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Over 7 million parents across the world have already trusted MiYOSMART.¹ Will you?

Evidence you can trust.

Outdoor time & sun protection Awareness Campaign for Miyosmart Sun Spectacles

Clinical studies are the foundation of any evidence-based treatment.

 They aim to:

  • Evaluate effectiveness of a treatment
  • Evaluate safety of a treatment
  • Provide answers to topics of interest regarding a specific treatment

This information can help you assess if a treatment is the right solution for  your child with an Eye Care Professional.

We carried out a lot of clinical studies that provide high-quality evidence, to give you the confidence when considering MiYOSMART as a treatment solution for your child.

Spectacle lenses that really work

  • A 2-year clinical study in Hong Kong showed that myopia progression slowed down on average by 60% in children that used MiYOSMART spectacle lenses, compared with regular single-vision spectacle lenses.2 Similar results were seen in a UK-based clinical study.3
  • Additionally, in the Hong Kong study, 1 in 5 children who wore MiYOSMART spectacle lenses had no myopia progression at all in the first 2 years.2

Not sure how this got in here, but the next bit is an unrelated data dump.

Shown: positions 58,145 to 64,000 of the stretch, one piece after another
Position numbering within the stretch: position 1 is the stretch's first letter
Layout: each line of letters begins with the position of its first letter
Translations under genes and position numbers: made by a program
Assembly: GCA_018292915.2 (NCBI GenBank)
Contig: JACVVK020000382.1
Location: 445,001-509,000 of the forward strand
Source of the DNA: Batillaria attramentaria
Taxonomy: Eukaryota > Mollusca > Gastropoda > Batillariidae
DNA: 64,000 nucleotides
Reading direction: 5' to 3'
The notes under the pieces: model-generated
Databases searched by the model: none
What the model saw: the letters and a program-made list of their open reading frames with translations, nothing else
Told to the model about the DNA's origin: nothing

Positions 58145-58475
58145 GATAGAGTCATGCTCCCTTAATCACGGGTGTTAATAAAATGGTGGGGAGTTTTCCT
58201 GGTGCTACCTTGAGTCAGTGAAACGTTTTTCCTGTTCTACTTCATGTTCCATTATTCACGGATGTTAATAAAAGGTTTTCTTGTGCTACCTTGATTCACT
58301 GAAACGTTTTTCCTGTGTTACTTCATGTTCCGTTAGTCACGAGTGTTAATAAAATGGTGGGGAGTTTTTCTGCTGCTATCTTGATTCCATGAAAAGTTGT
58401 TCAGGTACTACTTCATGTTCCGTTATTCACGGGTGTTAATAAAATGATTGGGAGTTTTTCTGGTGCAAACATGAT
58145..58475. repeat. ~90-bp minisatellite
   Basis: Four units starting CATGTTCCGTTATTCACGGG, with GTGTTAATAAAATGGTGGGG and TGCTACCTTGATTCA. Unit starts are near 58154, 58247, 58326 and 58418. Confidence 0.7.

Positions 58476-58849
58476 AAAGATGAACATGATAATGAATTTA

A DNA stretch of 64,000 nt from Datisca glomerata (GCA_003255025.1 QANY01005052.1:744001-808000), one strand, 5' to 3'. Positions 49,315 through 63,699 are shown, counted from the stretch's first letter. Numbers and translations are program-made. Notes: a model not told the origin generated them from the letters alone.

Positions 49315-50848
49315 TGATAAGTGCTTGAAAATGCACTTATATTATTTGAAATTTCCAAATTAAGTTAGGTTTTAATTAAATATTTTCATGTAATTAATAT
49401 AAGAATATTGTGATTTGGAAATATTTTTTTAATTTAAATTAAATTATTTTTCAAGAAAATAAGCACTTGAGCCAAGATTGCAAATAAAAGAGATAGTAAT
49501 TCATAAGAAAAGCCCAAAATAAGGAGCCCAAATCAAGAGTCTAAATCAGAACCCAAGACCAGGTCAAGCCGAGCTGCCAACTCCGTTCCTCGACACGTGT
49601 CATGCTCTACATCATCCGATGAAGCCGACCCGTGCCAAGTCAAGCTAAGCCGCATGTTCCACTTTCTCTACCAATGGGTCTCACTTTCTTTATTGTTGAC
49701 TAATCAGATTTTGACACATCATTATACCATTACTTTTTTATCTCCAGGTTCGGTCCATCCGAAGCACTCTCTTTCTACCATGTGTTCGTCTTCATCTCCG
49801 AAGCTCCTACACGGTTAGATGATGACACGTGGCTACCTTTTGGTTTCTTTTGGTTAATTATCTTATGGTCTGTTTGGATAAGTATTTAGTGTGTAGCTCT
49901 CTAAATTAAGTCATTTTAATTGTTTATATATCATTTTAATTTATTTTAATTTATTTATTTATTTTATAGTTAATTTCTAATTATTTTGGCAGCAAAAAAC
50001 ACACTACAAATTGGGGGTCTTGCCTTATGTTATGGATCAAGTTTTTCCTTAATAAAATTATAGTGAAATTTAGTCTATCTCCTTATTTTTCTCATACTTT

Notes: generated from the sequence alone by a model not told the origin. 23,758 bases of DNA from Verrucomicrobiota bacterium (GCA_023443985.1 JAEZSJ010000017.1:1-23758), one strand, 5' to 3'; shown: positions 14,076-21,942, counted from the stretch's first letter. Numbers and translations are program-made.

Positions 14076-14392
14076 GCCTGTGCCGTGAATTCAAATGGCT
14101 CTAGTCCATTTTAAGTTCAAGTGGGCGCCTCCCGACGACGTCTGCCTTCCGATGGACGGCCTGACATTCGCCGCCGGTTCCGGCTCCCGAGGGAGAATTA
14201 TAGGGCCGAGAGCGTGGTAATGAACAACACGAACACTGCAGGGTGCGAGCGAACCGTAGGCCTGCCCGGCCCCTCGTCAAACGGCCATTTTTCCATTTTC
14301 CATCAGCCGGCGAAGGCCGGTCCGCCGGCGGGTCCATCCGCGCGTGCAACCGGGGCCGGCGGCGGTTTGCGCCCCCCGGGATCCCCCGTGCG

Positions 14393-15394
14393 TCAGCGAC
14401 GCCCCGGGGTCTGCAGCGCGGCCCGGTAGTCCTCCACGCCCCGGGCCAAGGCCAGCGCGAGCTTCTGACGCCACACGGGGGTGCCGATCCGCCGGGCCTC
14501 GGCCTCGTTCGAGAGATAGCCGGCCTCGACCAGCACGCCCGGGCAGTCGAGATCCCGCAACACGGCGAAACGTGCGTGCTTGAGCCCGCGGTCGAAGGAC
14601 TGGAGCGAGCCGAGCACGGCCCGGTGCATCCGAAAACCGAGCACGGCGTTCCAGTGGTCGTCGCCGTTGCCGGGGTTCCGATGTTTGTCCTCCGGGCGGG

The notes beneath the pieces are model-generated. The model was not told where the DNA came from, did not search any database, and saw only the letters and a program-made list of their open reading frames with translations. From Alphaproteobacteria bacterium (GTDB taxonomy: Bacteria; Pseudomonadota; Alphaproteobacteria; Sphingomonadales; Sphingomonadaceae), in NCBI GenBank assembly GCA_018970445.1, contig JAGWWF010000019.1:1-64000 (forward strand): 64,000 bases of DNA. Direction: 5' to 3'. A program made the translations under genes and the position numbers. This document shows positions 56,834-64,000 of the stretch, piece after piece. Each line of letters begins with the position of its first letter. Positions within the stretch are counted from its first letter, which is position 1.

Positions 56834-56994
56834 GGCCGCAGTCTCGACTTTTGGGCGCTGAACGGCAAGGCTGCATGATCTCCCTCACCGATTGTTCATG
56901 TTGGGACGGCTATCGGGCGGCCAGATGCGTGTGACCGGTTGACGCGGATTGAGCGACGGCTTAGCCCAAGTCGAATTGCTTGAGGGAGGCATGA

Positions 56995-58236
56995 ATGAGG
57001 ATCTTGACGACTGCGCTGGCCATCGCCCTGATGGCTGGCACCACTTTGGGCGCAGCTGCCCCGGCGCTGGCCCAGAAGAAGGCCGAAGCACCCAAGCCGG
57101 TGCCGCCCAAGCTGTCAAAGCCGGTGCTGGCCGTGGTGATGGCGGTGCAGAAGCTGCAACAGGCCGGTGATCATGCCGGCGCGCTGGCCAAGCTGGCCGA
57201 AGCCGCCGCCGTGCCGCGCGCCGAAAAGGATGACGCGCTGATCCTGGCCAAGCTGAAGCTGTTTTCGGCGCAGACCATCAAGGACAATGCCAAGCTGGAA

Suitable for most children

We’ve conducted multiple clinical studies in different age groups and parts of the world,2-4 so we are confident that MiYOSMART spectacle lenses are suitable for most children of different ages and backgrounds.

Based on a solid scientific theory 

The D.I.M.S. Technology used in MiYOSMART spectacle lenses is based on a well-established and widely accepted scientific theory.5,6

Well tolerated
with no long-term adverse events

• MiYOSMART spectacle lenses are generally well tolerated among children3, 9

• They are a non-invasive solution, unlike other treatments out there (like atropine or Ortho-K), and it usually only takes children a few days to adapt to their new MiYOSMART spectacle lenses

• Your child may occasionally notice blurred vision through the defocus zone of the lenses, but the central zone remains clear2, 3, 8, 9

• Some children experience ghost image, dizziness and headache, but these side effects are rare and short-lived2, 8

• A 6-year clinical study in Hong Kong showed no long-term side effects from wearing MiYOSMART spectacle lenses7

Safe on the road

MiYOSMART spectacle lenses don’t cause glare sensitivity or worsen contrast vision. Thus, they don’t impair vision in traffic, neither alone nor with low-dose atropine eye drops.10 This means that after a 2-week adaptation period, your child can go cycling with no distracting glare from traffic lights or other vision disturbances.

 

Compatible with atropine eye drops

MiYOSMART spectacle lenses work in synergy with low-dose atropine eye drops. In fact, recent clinical studies from Europe4 and China11 found that the combination treatment of MiYOSMART spectacle lenses and low-dose atropine eye drops was more effective, than MiYOSMART or atropine alone. However, this is a treatment decision that should be made under the supervision of an Eye Care Professional.

No 'bounce-back' effect

If your child stops their treatment with MiYOSMART spectacle lenses, myopia will not ‘bounce back’ to what it was before treatment.7 This is unlike other popular treatment methods, like high-dose atropine eye drops or orthokeratology.12, 13

Disclaimers